Though the New York Times article doesn’t get around to the presence of the Tea Party’s Jack Davis being a major factor in the closeness of the NY-26 race in upstate New York until the very end of the article, they’re not wrong in writing that Paul Ryan’s Medicare privatization plan, since shelved by the GOP, has become an anchor for the Republican candidate Jane Corwin:
After leveling a barrage of attacks against the proposal put forth by Mr. Ryan, the Democratic candidate, Kathy Hochul, has tightened the race considerably, even as her Republican opponent remained supportive of the plan, perhaps out of concern that distancing herself from it would alienate conservatives […]
“The Republican vote to end Medicare has moved the needle in this race,” said Representative Steve Israel of Long Island, the chairman of the Democratic Congressional Campaign Committee. “The Republican should be running away with this. Instead, she is clinging to a minuscule lead.” […]
The House Republican plan to fundamentally revamp Medicare has resonated in the 26th District, where a majority of registered voters are 45 or older. The district, which stretches from the western suburbs of Rochester, through dairy farming country, to small villages and towns northeast of Buffalo, is one of New York’s more conservative regions, with roughly 30,000 more registered Republicans than Democrats.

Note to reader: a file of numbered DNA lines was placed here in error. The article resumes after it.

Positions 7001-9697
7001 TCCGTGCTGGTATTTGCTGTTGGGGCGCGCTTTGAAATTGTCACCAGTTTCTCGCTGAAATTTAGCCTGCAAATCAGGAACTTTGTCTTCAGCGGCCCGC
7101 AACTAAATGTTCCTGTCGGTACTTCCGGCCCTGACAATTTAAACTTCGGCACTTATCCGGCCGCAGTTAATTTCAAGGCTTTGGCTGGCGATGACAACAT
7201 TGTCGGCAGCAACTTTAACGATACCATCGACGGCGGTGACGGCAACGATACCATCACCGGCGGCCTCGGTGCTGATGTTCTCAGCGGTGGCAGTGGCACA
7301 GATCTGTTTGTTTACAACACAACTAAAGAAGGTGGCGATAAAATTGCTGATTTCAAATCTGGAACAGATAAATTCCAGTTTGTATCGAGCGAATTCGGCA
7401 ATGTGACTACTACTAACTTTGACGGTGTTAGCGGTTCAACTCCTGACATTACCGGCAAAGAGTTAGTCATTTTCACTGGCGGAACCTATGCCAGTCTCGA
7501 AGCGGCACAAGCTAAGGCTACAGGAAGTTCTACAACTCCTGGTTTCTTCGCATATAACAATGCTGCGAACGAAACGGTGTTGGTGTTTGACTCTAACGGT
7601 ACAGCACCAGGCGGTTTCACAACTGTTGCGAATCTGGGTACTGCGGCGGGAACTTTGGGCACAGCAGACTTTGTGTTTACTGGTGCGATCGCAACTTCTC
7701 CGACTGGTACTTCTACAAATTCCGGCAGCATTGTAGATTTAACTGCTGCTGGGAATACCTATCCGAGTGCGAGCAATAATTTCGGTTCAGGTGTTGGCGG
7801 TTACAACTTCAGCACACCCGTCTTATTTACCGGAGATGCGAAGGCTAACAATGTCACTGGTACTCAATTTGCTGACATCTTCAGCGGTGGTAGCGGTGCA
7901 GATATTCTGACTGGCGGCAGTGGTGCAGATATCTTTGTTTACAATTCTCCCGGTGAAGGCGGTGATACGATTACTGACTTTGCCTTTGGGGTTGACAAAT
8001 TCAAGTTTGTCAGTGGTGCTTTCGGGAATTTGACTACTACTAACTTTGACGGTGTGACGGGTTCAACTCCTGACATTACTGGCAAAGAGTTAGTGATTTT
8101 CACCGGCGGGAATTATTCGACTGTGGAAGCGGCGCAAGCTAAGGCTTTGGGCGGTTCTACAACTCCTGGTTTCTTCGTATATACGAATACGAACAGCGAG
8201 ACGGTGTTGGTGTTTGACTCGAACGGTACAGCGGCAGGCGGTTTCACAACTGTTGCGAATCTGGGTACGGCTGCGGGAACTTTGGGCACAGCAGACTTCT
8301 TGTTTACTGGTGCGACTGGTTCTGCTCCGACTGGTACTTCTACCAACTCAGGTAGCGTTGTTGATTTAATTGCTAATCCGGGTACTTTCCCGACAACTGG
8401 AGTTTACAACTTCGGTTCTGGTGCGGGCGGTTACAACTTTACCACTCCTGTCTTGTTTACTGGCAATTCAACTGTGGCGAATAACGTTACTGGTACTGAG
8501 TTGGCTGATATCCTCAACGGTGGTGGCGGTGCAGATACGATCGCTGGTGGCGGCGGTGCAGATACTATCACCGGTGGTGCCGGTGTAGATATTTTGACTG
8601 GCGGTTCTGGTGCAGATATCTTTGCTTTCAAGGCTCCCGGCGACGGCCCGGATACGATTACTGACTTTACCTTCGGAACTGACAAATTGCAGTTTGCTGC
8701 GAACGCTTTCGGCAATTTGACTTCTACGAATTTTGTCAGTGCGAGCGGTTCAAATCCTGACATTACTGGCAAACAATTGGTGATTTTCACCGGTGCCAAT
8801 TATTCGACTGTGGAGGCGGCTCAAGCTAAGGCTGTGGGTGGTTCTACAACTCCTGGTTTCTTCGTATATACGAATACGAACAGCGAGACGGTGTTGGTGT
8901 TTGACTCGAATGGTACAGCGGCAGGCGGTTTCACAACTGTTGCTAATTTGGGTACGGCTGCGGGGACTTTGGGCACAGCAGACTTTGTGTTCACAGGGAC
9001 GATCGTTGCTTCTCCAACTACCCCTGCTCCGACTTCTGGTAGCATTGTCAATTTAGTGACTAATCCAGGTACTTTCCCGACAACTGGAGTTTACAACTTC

Two things here. One, you see how these older districts present a real problem for Republicans. On the one hand, demographically speaking they should represent a source of support. On the other, the vote to end Medicare has residents spooked. The NYT highlights the Siena poll that showed opposition to cutting Medicare in the district by a 59-38 margin.
Second, the dynamic on Corwin they spell out, who must protect her right flank because of the presence of Jack Davis by defending privatizing Medicare, while facing assault from her left flank for it, is a very familiar one, and shows the real long-term electoral problem for Republicans. Their base has moved them sharply to the right, but the majority of voters are not in the same place. Corwin is reduced to targeting Davis for being a former Democrat who endorsed President Obama. That may be effective enough to lower Corwin’s vote total, but she remains leashed to a deeply unpopular plan to end Medicare.
According to Think Progress, there have been two subsequent polls of the race since last week’s Siena poll. An internal for Kathy Hochul shows a dead heat. And a poll by Global Strategy Group has Corwin up by just 1 point. The special election is May 24, and Republicans are in a fair bit of trouble. There’s a debate next week.